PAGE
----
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A Novel Forelimb Orthotopic Allotransplantation Model in Mouse
Xianyu Zhou, M.D.1,2, Georg J. Furtmüller, M.D.1, ByoungChol Oh, D.V.M., Ph.D.1, Maria Chicco, M.B.B.S.1, Jun Yang, M.D., Ph.D.2, W.P. Andrew Lee, M.D.1, Gerald Brandacher, M.D.1.
1Vascularized Composite Allotransplantation Laboratory, Department of Plastic and Reconstructive Surgery, Johns Hopkins University School of Medicine, Baltimore, MD, USA, 2Department of Plastic and Reconstructive Surgery, The Ninth People's Hospital of Shanghai, Shanghai Jiaotong University School of Medicine, Shanghai, China.

A novel forelimb orthotopic allotransplantation model in mouse
Xianyu Zhou, M.D.1,2*, Georg J. Furtmüller, M.D.1*, ByoungChol Oh, D.V.M., Ph.D.1, Maria Chicco, M.B.B.S.1, Jun Yang, M.D., Ph.D.2, W.P. Andrew Lee, M.D.1,Gerald Brandacher, M.D.1
1Vascularized Composite Allotransplantation Laboratory, Department of Plastic and Reconstructive Surgery, Johns Hopkins University School of Medicine, Baltimore, MD, USA
2The Ninth People’s Hospital of Shanghai, Department of Plastic and Reconstructive Surgery, Shanghai Jiaotong University School of Medicine, Shanghai, China.
*These two authors contributed equally to this work
Purpose: In translational research related to Vascularized composite allotransplantation (VCA), mouse models provide a profoundly relevant means to successfully studying of crucial aspects related to the immunobiology of graft rejection and acceptance, neuronal reinnervation of sensory and motor function and associated cortical reintegration of lost extremity function. The model developed here is designed to address this critical void to allow for mouse orthotopic forelimb transplantation, a tool to studying both aspects of functional recovery and immunobiology related to VCA in a genetically versatile mouse model system.
Methods: Male Balb/c donors and C57BL/6 recipients (8-10 weeks) mice were used to perform syngeneic and allogeneic orthotopic forelimb transplantation. Co-stimulation blockaded (CTLA4-Ig & MR-1) was used for immunosuppression. A circumferential skin incision was made at the shoulder. The pectoralis major muscle insertion was released at the humerus and reflected. The vascular pedicle was dissected from the axilla to the cubital fossa and transected at the level of the proximal axillary artery. Median and ulnar nerves were identified and transected proximal to the cubital fossa. The radial nerve was identified and transected dorsally at the intersection of medial and distal third of the humerus. Both flexor and extensor muscle groups were cauterized and transected at mid humerus level. In the recipient animal shoulder mobility was preserved and vessels and nerves were transected proximal to the cubital fossa. The graft was secured by muscle approximation with 6-0 Polysorb and by using a 26G spinal needle as an intramedullary rod for osteosynthesis. A non-suture cuff technique was employed to anastomose donor axillary vessels with recipient brachial (mid-arm) vessels. Tension free primary end-to-end neurorrhaphy was performed in median, ulnar and radial nerves using 11-0 microsuture.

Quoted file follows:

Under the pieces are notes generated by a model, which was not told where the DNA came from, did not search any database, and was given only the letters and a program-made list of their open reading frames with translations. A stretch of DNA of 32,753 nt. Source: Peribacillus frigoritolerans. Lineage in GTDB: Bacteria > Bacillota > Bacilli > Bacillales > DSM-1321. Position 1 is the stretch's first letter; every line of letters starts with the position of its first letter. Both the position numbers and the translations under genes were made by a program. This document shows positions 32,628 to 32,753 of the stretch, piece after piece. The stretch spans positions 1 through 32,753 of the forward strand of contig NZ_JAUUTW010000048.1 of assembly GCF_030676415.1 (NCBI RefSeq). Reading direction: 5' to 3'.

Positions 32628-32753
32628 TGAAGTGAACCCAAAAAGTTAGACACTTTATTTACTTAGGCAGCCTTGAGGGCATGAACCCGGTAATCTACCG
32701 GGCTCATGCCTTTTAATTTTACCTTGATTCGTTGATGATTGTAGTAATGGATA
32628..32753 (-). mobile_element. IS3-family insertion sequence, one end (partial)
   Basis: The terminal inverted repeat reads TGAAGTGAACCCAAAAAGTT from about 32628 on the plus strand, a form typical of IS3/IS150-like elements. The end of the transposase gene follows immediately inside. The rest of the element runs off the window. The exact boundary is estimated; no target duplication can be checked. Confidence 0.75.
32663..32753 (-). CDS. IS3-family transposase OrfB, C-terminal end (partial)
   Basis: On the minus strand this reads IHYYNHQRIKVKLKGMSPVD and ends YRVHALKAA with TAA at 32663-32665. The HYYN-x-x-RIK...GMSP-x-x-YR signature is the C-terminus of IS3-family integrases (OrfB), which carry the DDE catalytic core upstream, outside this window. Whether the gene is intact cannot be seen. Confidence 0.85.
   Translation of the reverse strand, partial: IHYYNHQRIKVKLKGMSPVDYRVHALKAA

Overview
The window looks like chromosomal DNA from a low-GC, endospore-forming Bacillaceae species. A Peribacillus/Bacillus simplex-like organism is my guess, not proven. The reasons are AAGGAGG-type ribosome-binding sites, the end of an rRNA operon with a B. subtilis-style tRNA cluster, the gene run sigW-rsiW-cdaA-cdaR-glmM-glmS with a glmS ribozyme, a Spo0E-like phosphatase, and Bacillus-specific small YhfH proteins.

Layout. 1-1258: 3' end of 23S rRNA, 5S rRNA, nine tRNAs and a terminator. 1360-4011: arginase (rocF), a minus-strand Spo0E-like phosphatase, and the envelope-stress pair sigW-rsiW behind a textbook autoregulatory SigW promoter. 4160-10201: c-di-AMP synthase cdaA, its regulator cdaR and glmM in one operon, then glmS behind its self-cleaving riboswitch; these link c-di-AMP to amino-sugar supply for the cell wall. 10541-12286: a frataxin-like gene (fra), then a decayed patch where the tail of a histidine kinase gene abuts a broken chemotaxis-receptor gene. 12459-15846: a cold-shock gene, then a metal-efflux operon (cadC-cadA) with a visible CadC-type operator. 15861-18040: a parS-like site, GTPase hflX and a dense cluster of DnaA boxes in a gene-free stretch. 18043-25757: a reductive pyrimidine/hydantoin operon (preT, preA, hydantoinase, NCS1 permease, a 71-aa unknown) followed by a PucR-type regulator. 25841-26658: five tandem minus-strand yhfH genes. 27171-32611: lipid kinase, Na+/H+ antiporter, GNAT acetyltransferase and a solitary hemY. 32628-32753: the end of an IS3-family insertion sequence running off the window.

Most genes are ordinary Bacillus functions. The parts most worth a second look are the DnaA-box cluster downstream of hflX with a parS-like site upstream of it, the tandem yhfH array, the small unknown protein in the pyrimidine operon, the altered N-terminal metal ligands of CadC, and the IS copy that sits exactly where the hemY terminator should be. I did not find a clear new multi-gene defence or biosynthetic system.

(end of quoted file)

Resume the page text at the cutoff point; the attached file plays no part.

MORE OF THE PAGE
Results: Long term animal and graft survival in syngeneic transplant combinations demonstrated the feasibility of orthotopic mouse forelimb transplantation with only limited behavioral disabilities (>60 days; N=3).The non-suture cuff technique allows for successful supermicrovascular anastomosis of the donor axillary vessel with the recipient brachial
vessel. The feasibility of radial, median and ulnar nerve coaptation provides the basis for studying functional recovery as well as cortical reintegration of upper extremity function after VCA. Long term allograft survival (>4 months; N=3) underpins the applicability of orthotopic forelimb transplantation for studying the immunobiology of functional extremity reconstruction using VCA.
Conclusion: The described orthotopic forelimb transplantation model in the mouse is designed to add an additional research model for VCA by providing the option of using the entire range of genetically engineered mice for research related to transplant immunology, neuroregeneration, and functional recovery after upper extremity transplantation.


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